The Better Death's "Day of the Death"
Day of the Death is a brief (the six tracks total 20 minutes) but impactful communique, replete with the band's signature strengths: singer Sean Dailey's passionate, powerful projection, the pugnacious pummeling of drummer Handler and bassist Ricky Wolking, and guitarist Ed McMahon, who personally awards a giant prize of heavy rifferama and Tom Morello-esque noise on every track. (Ed brought an experimental edge to Reggie Rueffer's too-smart-for-their-own-good pop songs in the Hochimen, and has also jammed with shadowy jazz legend Ronald Shannon Jackson.)
The music has the feel of a sci-fi epic (think Styx or Rush), an impression that's not borne out by a perusal of the lyrics, which are redolent of decadence and ennui that might only exist in the narrator's imagination ("We'll make a smoke signal from incense and leaves / Lay your head down and fall asleep to my CDs"). The buzz track "E.G.G. (Everybody Get Gay)" is reliant on a usage that, in context, hits the same way as "retarded" (um, ain't no more "last acceptable prejudices" out here, last time I looked), although the line "'Cause it's hipster time and I'm so L.A." indicates ironic intent. No matter; Day of the Death succeeds on pure sonics, its only non-snazz element being its abbreviated length.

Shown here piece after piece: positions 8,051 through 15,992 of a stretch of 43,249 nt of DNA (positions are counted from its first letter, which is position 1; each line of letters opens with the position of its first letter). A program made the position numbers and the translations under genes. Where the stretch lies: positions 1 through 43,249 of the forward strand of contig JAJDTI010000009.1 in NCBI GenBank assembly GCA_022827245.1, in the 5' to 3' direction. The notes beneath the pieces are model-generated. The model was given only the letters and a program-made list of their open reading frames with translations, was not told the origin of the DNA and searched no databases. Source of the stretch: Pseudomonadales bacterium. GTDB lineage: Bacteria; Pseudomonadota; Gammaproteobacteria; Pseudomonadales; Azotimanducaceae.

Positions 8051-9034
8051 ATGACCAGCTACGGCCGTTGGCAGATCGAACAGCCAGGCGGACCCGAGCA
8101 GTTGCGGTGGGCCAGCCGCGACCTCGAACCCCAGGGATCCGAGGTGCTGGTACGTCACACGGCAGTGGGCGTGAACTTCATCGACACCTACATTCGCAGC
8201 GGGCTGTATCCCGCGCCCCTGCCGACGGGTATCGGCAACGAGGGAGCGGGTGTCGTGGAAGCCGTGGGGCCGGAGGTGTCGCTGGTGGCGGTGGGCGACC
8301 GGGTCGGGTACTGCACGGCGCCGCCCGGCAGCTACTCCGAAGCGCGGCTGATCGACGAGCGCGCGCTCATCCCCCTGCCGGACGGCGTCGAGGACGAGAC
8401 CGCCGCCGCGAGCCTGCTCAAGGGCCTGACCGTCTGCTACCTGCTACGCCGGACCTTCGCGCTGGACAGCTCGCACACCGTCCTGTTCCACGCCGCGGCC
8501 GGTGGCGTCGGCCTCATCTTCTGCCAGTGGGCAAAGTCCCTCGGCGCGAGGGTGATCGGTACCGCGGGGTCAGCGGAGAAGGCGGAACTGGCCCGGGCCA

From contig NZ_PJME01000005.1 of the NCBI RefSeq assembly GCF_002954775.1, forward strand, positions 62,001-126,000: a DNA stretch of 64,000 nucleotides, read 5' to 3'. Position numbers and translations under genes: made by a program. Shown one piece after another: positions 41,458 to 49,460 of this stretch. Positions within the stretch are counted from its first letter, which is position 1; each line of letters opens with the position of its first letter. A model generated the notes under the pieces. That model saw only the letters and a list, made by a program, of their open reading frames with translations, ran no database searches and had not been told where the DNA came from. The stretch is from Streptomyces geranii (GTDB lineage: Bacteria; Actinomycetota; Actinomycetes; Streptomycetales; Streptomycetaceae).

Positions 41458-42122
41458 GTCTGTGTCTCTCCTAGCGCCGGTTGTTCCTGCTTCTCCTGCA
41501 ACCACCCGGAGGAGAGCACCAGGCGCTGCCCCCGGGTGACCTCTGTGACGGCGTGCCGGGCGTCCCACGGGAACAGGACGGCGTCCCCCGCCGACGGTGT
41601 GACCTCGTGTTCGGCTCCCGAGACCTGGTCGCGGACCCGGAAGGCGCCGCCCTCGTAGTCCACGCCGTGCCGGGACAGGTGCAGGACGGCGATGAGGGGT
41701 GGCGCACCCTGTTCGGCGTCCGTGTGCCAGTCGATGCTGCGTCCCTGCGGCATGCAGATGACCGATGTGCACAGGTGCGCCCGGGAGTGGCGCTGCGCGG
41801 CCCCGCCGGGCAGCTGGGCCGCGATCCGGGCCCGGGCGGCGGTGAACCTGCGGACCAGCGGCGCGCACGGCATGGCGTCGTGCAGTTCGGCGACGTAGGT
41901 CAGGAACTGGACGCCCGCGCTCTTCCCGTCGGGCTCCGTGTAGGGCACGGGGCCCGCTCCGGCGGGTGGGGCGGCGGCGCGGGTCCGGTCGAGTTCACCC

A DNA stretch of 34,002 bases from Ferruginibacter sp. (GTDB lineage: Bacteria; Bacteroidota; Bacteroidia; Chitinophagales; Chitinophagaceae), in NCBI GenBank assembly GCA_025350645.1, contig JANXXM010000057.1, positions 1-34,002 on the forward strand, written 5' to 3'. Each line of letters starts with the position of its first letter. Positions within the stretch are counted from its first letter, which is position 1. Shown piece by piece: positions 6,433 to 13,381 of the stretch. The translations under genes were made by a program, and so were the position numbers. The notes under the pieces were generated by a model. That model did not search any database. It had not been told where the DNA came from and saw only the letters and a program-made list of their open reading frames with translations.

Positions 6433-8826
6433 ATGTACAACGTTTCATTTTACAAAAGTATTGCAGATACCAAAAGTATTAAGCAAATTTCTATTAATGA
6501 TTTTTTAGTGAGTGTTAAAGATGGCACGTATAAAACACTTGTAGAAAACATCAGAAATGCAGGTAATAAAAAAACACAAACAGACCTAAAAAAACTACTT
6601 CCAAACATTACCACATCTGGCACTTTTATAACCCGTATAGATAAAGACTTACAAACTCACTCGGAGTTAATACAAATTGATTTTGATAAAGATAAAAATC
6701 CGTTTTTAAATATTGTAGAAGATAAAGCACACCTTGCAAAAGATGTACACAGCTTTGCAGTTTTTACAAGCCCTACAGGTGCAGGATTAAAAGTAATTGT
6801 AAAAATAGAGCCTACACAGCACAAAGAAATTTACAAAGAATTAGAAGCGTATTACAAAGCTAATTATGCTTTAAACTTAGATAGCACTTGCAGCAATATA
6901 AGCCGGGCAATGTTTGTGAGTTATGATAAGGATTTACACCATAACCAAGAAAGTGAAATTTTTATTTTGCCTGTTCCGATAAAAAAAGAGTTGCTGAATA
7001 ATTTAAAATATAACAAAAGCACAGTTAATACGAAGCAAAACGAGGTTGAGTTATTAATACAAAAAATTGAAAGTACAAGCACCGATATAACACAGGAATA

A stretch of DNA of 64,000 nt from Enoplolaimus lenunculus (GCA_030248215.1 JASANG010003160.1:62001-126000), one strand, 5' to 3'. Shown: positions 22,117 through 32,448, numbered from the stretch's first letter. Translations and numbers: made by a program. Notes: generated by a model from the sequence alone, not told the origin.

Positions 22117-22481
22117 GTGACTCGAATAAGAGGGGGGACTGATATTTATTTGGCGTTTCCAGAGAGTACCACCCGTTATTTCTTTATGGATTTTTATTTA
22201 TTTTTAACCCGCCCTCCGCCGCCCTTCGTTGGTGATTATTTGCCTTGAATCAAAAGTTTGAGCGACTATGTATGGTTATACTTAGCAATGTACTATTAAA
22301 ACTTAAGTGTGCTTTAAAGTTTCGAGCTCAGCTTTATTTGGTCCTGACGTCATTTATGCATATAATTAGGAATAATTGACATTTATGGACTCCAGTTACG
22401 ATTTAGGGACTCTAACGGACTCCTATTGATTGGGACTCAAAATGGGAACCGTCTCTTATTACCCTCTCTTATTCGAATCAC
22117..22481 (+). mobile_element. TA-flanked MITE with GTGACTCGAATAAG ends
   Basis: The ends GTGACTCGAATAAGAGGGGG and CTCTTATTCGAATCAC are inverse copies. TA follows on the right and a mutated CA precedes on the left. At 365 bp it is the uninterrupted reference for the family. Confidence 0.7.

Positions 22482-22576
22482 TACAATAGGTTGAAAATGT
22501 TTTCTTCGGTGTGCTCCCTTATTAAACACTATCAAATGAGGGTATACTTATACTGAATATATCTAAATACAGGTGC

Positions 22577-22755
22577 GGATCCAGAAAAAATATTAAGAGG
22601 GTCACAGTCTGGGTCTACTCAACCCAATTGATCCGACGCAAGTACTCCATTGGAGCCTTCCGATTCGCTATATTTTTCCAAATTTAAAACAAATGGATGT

Here's hoping Handler continues on the mend and The Better Death are able to take it back to the stage soon.